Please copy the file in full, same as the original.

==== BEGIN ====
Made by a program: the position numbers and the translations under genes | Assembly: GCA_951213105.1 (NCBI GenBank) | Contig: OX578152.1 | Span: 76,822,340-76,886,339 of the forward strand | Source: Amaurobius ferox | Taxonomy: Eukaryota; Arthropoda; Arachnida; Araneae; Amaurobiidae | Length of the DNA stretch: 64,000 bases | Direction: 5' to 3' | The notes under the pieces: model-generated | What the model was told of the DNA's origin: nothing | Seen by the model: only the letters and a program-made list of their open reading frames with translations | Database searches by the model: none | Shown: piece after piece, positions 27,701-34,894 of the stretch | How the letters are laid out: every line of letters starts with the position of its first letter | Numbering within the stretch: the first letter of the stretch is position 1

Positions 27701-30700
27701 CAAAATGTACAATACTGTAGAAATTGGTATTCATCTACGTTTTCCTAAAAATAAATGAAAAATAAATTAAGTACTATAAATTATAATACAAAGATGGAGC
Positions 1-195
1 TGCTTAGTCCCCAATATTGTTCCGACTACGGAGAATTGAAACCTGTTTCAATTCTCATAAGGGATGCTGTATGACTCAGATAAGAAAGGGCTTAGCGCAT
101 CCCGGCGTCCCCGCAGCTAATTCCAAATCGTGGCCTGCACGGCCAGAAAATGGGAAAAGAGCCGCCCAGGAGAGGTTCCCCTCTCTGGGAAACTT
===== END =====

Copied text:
Made by a program: the position numbers and the translations under genes | Assembly: GCA_951213105.1 (NCBI GenBank) | Contig: OX578152.1 | Span: 76,822,340-76,886,339 of the forward strand | Source: Amaurobius ferox | Taxonomy: Eukaryota; Arthropoda; Arachnida; Araneae; Amaurobiidae | Length of the DNA stretch: 64,000 bases | Direction: 5' to 3' | The notes under the pieces: model-generated | What the model was told of the DNA's origin: nothing | Seen by the model: only the letters and a program-made list of their open reading frames with translations | Database searches by the model: none | Shown: piece after piece, positions 27,701-34,894 of the stretch | How the letters are laid out: every line of letters starts with the position of its first letter | Numbering within the stretch: the first letter of the stretch is position 1

Positions 27701-30700
27701 CAAAATGTACAATACTGTAGAAATTGGTATTCATCTACGTTTTCCTAAAAATAAATGAAAAATAAATTAAGTACTATAAATTATAATACAAAGATGGAGC
Positions 1-195
1 TGCTTAGTCCCCAATATTGTTCCGACTACGGAGAATTGAAACCTGTTTCAATTCTCATAAGGGATGCTGTATGACTCAGATAAGAAAGGGCTTAGCGCAT
101 CCCGGCGTCCCCGCAGCTAATTCCAAATCGTGGCCTGCACGGCCAGAAAATGGGAAAAGAGCCGCCCAGGAGAGGTTCCCCTCTCTGGGAAACTT